My favorite part of the day...

Wednesday, February 25, 2009

... looks a little like this.

My sweet husband has been working so late recently, and as soon as I hear his key in the door, I bolt towards him and hug/attack him. I have to tilt my head all the way back to see him smiling with his eyes closed. I love that.

I just love being married to this man. For those of you who were at our wedding and heard our vows, they were beautiful in the moment, but so much more beautiful now that they are being lived out. Every one of them.

Come home soon, sweetie. I love you.

Potter God.

Friday, February 20, 2009

I'm currently taking a pottery class and this week our objective was wheel throwing. I couldn't wait. All the newbies circled around our instructor for a demonstration, eager to work on our own wet balls of clay. He went through the entire process - from lump of clay to perfectly even, jaw-dropping perfection in a pot - in what must of been less than 5 minutes.

Then it was our turn.

I confidently sat down at my wheel, aligned my elbows and shoulders as I'd been taught, slapped my rounded lump of clay onto the center of the wheel, and pressed the pedal to start the wheel.

I had formed something that looked like a cross between a pot and an asteroid when all of a sudden, the entire top flew off the wheel and onto the floor while the bottom was left spinning on the wheel!

I immediately looked up, hoping my instructor had missed the action. He was standing right there. He came straight over, sat down, and said very seriously, "I don't think you're respecting the clay."

what?! Excuse me, Mr. Clay Activist, I didn't mean to hurt the clay's feelings. (Haha I hope he never reads this... he's really a nice guy.) :) He proceeded to explain more about the origins of clay, about "pot culture" (nope, not drugs - pots... I never knew such a thing existed) and actually printed off an article written in 1978 that he hoped would instill more "respect" for making pots. Odd.

All that to say, after his pep talk, I was more careful and my pots began to improve! Mistakes really are the best educators. I even made a bowl and a bud vase. Maybe once they're fired, glazed, and fired again I'll post pictures.

Maybe it seems silly, but I felt that my two hours alone on the wheel allowed me to be still enough for God to speak. He spoke about me, the clay, and about Himself, the Potter God. Little did I know the lessons He sweetly whispered would be so needed this week.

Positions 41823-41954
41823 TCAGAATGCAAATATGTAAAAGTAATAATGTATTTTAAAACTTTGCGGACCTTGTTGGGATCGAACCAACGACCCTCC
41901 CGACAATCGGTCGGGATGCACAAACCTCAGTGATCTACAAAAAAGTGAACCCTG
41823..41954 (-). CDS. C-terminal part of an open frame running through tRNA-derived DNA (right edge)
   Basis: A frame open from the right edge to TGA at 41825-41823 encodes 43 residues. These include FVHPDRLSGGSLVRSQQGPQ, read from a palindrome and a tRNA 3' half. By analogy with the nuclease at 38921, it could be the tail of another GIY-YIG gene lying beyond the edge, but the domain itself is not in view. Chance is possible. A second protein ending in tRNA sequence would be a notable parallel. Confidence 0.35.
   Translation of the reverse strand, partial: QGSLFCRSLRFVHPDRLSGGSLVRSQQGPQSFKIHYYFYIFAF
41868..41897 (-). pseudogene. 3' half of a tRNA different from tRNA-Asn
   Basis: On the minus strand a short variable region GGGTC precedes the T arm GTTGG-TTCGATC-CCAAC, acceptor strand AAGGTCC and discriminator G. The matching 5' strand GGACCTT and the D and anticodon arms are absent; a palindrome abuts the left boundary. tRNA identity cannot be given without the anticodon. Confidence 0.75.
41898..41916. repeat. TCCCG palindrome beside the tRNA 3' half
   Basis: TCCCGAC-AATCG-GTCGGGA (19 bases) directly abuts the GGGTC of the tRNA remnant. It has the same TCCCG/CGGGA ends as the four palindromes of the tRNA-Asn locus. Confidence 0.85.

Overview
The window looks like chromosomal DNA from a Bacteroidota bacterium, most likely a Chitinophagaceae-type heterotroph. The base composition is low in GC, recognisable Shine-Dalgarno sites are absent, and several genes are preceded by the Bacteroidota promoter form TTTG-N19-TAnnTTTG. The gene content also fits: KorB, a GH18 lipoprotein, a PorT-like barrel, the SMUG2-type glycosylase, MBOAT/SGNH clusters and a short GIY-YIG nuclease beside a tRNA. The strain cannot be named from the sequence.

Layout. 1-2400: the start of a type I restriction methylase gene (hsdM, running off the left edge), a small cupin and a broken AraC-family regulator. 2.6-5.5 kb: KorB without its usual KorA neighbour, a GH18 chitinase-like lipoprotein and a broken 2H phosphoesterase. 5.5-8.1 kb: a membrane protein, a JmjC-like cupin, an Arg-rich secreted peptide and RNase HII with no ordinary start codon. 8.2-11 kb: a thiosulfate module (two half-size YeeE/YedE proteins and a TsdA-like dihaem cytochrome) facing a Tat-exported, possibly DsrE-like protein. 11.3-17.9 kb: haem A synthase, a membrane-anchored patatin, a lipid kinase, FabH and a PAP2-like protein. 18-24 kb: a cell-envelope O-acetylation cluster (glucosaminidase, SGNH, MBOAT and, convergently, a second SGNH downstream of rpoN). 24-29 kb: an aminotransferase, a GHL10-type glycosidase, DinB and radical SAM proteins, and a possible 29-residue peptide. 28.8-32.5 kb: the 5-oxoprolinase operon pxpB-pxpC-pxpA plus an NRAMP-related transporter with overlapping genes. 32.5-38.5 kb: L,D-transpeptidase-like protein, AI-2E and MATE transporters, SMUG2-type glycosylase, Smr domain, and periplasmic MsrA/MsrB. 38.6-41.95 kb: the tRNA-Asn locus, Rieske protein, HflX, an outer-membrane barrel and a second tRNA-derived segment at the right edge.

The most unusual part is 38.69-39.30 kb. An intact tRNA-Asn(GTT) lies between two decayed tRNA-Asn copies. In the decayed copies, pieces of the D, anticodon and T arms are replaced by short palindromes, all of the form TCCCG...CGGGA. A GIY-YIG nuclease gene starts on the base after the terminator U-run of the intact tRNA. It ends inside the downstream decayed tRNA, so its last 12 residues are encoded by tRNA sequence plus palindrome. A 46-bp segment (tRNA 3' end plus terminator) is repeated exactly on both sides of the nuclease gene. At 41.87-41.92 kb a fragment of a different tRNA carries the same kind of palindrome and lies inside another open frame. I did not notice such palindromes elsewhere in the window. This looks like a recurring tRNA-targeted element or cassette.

Beginning last Friday, this past week was the most difficult week I've had for a very long time. On Friday, I babysat in a hotel room for 16 consecutive hours (which I do not recommend) and on top of it, got what I thought was food poisoning. My sweet Shawn picked me up and had Gatorade waiting. He tended me to me literally all night long and through to Valentine's Day morning (I'll spare details, but let's just say there was lots of throwing up). Little did I know that I actually had a virus which I so generously gave to my poor husband. Happy Valentine's Day, sweetie! (I felt terrible for him.)

So on top of that, we've been unsure of finances as Shawn has been in unpaid training and I've been on a teacher's salary. Had our Potter God not been paying attention? It felt as if He had let us fall off the wheel and onto the floor even though we knew in our hearts that was impossible.

I saw myself as that lump of clay: formless, messy, and ugly without the skilled hands of the Potter to make me into something exquisite. Looking around the art center, it was quite amazing to see the before and after. Before: a ball of wet dirt. Then scouring scores of shelves, I saw masterpieces: a vase with intricate lattice, a life-size trout, a coffee mug glazed with vibrant paints. Each of these started out as the same thing - a wet piece of mud - but in the hands of someone who cared deeply and patiently poured his heart into it, it became something. It came alive.

But the part that really hit me while I worked with the clay was the part called "wedging." Before you're ever able to form the clay, you must forcefully knead the air bubbles out, slamming it onto the table then putting your full weight on it over and over. If the clay really did feel anything, this would be a painful process. But it is necessary for the clay to be useful. If the air isn't wedged out, the piece is unprepared for the fire - it literally explodes in the kiln. Seeing any parallels?

Psalm 34 has been near to our hearts in these last few weeks and I've decided to memorize it and claim it for our family this year. Friday was particularly hard for both of us and as we were just feeling hopeless, we held onto this verse:

"Fear the Lord, you his saints, for those who fear him lack nothing."

We felt like we were lacking a lot of things and we also felt we were fearing Him, or trusting Him, as much as we possibly could. So on Friday afternoon, Shawn and I sat down and prayed once again and asked God for a miracle.

Potter God, we don't know what You're forming us into but it hurts.
Potter God, we trust You. We want what You want.
Potter God, we need You.

We said a tearful goodbye as Shawn headed out the door and I packed up to go to Nashville for the weekend. He called me five minutes later.

"You're not going to believe this."

"What? Another parking ticket?" I asked (in all seriousness).

"No, almost $1,000 in our mailbox today."

Our God had come through. Miraculously. This is not to say that He is finished molding us. In fact, it's just the opposite. Our baby marriage has gone through the "wedging" this week because without this part - without learning to trust our Father through the most difficult circumstances - we wouldn't be usable. Praise Him in the trials. Praise Him when He provides sweet relief. Praise Him that He uses His own hands to mold us for His purposes.